Jane Brandenstein, PT, and Janet Poole, PhD, OTR/L
Range-of-motion exercises: Legs
A quick guide to range-of-motion exercises for the legs.Printout PDF
Use this printout to identify an activity, and track goals and frequencies.Printout PDF
Paraffin wax treatment
This printout provides instructions for a paraffin wax treatment.Printout PDF
Exercises for the legs
Calf Stretches. These may be done standing or sitting.
Standing: put one foot in front of you and the other leg straight behind. Slowly move your hips slightly forward, keeping your back straight. Remember to keep your heel on the floor and toes pointing straight ahead. There are two large muscles in the calf, one that is stretched with the knee straight (gastrocnemius) and one that is stretched with the knee bent (soleus).
The photos show the goal. It may take a long time to reach the goal. Remember to start where you are and move slowly.
For the hamstring muscle (the big muscle over your buttocks), stretches are best done on your back, but they can also be done in a sitting position.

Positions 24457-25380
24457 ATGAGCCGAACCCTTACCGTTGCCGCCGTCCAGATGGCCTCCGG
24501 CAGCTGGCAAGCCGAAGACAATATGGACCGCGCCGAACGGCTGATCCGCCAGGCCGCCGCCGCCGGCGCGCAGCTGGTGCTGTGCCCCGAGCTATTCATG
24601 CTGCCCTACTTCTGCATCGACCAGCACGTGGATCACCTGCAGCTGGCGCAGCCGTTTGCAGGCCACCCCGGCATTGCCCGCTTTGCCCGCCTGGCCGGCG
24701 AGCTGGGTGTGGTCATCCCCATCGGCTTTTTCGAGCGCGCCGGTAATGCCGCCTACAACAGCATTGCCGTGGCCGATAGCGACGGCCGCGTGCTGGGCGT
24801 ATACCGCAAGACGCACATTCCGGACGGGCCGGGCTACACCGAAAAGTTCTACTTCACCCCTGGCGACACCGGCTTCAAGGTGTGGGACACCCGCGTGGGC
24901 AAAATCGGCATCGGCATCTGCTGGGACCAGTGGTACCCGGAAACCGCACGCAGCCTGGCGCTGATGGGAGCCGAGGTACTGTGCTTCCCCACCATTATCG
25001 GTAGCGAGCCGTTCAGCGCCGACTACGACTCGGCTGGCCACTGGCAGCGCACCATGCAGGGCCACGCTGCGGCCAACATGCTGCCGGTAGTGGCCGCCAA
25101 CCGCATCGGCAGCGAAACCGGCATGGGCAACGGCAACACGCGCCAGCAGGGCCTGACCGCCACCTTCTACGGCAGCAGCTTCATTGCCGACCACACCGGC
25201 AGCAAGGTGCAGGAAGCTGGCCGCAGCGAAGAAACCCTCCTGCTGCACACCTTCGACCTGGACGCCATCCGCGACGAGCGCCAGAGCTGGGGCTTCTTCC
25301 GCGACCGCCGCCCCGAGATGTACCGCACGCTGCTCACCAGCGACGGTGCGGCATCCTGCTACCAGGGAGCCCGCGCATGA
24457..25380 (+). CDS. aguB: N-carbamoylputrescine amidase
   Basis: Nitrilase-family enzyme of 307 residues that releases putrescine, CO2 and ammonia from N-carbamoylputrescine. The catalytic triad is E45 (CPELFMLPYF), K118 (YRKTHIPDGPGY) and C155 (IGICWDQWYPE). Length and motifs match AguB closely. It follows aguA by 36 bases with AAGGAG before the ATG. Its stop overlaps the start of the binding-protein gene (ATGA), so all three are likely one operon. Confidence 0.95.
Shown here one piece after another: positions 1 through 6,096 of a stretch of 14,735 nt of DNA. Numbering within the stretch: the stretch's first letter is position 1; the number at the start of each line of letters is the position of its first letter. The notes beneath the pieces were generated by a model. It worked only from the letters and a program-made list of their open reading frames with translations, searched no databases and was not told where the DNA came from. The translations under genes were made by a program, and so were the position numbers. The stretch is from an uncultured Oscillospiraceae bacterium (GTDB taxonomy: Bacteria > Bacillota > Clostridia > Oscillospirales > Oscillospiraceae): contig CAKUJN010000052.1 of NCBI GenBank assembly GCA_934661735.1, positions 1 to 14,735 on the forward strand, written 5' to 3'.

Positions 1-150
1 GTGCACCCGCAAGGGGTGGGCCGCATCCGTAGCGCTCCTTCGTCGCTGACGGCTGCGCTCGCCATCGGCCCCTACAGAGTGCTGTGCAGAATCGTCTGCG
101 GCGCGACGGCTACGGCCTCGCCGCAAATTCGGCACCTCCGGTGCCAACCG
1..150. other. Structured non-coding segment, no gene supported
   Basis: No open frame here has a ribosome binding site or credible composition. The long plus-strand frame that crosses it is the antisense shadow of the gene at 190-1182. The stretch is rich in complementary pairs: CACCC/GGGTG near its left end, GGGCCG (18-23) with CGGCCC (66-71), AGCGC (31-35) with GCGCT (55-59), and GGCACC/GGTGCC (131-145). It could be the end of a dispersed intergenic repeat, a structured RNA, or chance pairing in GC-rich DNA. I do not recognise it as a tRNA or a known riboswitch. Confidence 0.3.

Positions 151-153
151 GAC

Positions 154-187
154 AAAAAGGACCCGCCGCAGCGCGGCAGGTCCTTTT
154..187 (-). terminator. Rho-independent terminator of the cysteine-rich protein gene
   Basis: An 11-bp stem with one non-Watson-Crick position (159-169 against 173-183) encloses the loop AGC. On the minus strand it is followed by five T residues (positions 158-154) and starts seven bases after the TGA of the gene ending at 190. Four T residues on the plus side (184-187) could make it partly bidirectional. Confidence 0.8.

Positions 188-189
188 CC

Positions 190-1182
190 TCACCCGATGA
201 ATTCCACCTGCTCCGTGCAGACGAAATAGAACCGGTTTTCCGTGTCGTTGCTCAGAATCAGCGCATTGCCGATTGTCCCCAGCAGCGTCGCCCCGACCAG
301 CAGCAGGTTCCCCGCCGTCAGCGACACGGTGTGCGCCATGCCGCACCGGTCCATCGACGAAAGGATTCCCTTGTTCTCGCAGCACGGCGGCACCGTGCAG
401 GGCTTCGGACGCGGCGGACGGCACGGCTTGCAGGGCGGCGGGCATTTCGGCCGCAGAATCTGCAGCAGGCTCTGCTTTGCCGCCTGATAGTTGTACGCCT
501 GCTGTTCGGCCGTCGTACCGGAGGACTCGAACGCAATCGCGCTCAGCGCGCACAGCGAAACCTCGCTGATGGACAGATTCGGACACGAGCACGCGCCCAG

While on your back, hold one leg behind the knee. Bring the leg toward your chest, trying to keep the knee straight, and push the heel toward the ceiling.
Sitting on the bed, reach forward toward your feet, and try to keep your back straight. You can loop a towel around your feet to help you stretch and keep your back straight.
While sitting, move to the edge of the chair. Straighten your legs, keeping your back straight, and bend at the hips. This is not so easily done on the floor.
On your back, cross the left leg over the right leg as high as your hips allow. Keep both buttocks on the floor. Use the thigh for pressure, not your knee. This may also be done while sitting.
On your back (A) or in a sitting position on the floor (B), put the bottom of both feet together and let your knees fall down toward the bed or mat. Or sit on the edge of a bed and cross one leg over the other, with the hip rotating out (C).
Front of Thigh
(A) Stand with your right foot on a step, bed, or stool, and hold on to a chair. Keeping your left foot flat on the floor, lean forward toward the left foot. You will feel a stretch in the left front of thigh on the other (right) side. Switch sides. Or (B) hold on to a chair, table, or wall, bend one knee, hold on to the ankle, and try to pull the foot back behind your body.
- Anderson, B. (2000). Stretching. Bolinas, CA: Shelter Publications.
- Stark, S. C. (1997). The Stark reality of stretching. Richmond, Canada: The Stark Reality Corp.